All authors have drawers full of discarded ideas they can't make work as novels or short stories. Sometimes these works leak out after the author's de...moreAll authors have drawers full of discarded ideas they can't make work as novels or short stories. Sometimes these works leak out after the author's death when the estate decides to make a quick buck by publishing an unfinished manuscript -- or worse, hiring some hack to finish the manuscript. And sometimes an entrepreneurial author will make a quick buck off by sharecropping these ideas to some hack -- James Patterson, I'm looking at you.
But I have to give Kazuma Kamachi credit for coming up with the most unique use for his unused ideas. A Simple Survey is a collection of twenty-four vignettes -- essentially flash fiction -- involving weird ideas like, "What if ninjas got into an arms race?" and "What if someone wrote a computer virus that could hold conversations with users to convince them not to run AV software?" and "What if Superman, a magical girl and Super Sentai all tried to deal with a monster at the same time?" Most of the stories are hilarious -- one or two are horrifying -- but they all end enigmatically.
And if that were all there was to the book, it'd be a nice curiosity. But there's also a framing story at the beginning about a group of college students who've been asked to participate in a psych experiment. All they have to do is watch twenty-four films -- the short stories -- and then fill out a simple survey ranking them. By the time you get to the end of the stories, you've pretty much forgotten about the framing device, or if you do remember it, you figure it's unimportant.
But the stories end less than two-thirds of the way through the book, at which point the narrative shifts to Anzai, a freshman taking part in the survey for extra credit. He fell asleep after completing the form and is woken by a group of girls who are about to head out for coffee. They invite him along to discuss the whole thing and try to figure out the point of the experiment.
At this point you the reader are presented with a flow-chart asking you to choose which stories were better than others. When you reach the end of the chart you're given the name of one of the girls and instructions to turn to a specific page to find out what happens next. That's right, it's a choose-your-own-adventure novel, though this is the only branch point.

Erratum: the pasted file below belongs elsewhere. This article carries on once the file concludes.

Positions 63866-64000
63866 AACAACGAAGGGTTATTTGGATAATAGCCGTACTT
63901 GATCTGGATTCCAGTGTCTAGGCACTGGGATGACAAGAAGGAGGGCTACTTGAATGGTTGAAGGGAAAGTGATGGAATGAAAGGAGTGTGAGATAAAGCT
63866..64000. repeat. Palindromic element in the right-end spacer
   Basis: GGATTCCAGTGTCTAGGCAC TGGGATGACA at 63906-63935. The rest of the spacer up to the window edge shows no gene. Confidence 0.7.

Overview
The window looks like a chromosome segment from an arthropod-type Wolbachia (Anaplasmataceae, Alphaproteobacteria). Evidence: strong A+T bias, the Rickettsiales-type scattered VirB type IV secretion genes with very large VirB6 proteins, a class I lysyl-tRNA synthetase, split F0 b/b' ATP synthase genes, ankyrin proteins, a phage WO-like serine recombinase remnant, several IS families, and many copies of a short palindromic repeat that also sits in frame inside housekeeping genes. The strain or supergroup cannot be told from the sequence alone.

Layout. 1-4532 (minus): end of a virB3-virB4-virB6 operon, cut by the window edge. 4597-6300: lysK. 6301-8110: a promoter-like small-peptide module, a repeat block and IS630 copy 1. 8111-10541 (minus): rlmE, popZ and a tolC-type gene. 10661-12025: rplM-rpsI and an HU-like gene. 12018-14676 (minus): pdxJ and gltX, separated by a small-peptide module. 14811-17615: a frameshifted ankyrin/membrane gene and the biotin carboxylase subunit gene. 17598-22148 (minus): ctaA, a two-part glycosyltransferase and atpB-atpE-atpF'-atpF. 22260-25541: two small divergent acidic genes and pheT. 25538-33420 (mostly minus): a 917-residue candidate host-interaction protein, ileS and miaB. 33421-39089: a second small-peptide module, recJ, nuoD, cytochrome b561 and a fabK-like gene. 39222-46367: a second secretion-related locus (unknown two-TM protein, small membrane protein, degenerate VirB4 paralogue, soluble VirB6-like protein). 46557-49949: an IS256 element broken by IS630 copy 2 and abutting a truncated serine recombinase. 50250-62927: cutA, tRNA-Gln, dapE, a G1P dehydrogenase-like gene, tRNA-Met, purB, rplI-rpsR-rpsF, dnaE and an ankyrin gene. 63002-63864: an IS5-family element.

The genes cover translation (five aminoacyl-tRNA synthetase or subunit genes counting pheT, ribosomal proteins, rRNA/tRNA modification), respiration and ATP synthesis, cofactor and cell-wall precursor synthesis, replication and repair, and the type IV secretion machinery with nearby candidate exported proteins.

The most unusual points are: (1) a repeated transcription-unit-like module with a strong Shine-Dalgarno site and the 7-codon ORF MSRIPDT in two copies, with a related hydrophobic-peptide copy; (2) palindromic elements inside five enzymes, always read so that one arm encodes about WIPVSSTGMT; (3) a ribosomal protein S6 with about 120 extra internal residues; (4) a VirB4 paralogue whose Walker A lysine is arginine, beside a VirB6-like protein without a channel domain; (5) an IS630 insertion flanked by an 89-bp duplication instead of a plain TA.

But if you're expecting a romance, you'll be sadly disappointed. What you'll find is that your rankings match one of the girls and this will cause you to go off with her to investigate some aspect of the set-up -- the mysterious professor behind the survey, who made the films, who the other survey participants are -- which will lead you into a bizarre, Twilight Zone story. Of course you have to read all the branches to understand what's going on (and even then there's room for a sequel), but it's fun to go the survey route the first time through.
I dunno, when I pick up a book called, "Bugs, Eyeballs and a Teddy Bear," I have certain expectations about the sort of disturbing imagery I'm going t...moreI dunno, when I pick up a book called, "Bugs, Eyeballs and a Teddy Bear," I have certain expectations about the sort of disturbing imagery I'm going to find inside. Those expectations do not include a surrealistic romantic comedy in the Bruce Campbell mode.
Our hero is Sakaki Guryuu, Sooper Genius. At age 19 he's already a Nobel-winning scientist, Olympic athlete, best-selling author, and a bunch of other stuff that would strain credibility even it wasn't coupled with everything else. Basically, he's Buckaroo Banzai's overachieving son. But one day he saves a teenage girl from drowning, falls in love and, in order to be near her until she reaches adulthood and he can properly woo her, he buys her high school and becomes her teacher.
This is not supposed to be creepy.
On his way home after school Sakaki encounters a fortune teller who warns him that the girl, Usagawa Rinne, is about to be murdered by a demon. He rushes to Rinne's apartment, but not in time to save her from a spoon-wielding girl. Yes, you read that right.
The demon murders Rinne with a spoooooooooooooooooooooooooooooon!
With a spoon.
But Rinne's not dead because PLOT.
And the demon isn't really a demon, but PLOT.
And the fortune teller isn't a fortune teler but rather, PLOT.
And the PLOT never quite decides whether it's a crazy comic book adventure or serious horror, so even though there are some neat ideas in the story, it's always derailed by the demon girl threatening people with her spoons.
This would work so much better with Patrick Warburton.
Japanese mystery fiction is an acquired taste. The Nihon version of the genre remains much more closely tied to its origins in the works of Poe and Wi...moreJapanese mystery fiction is an acquired taste. The Nihon version of the genre remains much more closely tied to its origins in the works of Poe and Wilkie Collins than its European and American counterparts -- indeed, horror in Japan is classified as part of the mystery genre, and books by the likes of Koji Suzuki and Ayatsuji Yukito are as much about figuring out what's going on as grisly supernatural murders.
But this also means that Japanese mysteries contain a number of elements that Westerners find off-putting, including unfair tactics like unreliable narrators and hiding vital, need-to-know information until the last minute.
The two novellas collected in this book definitely fit into this school of mystery fiction.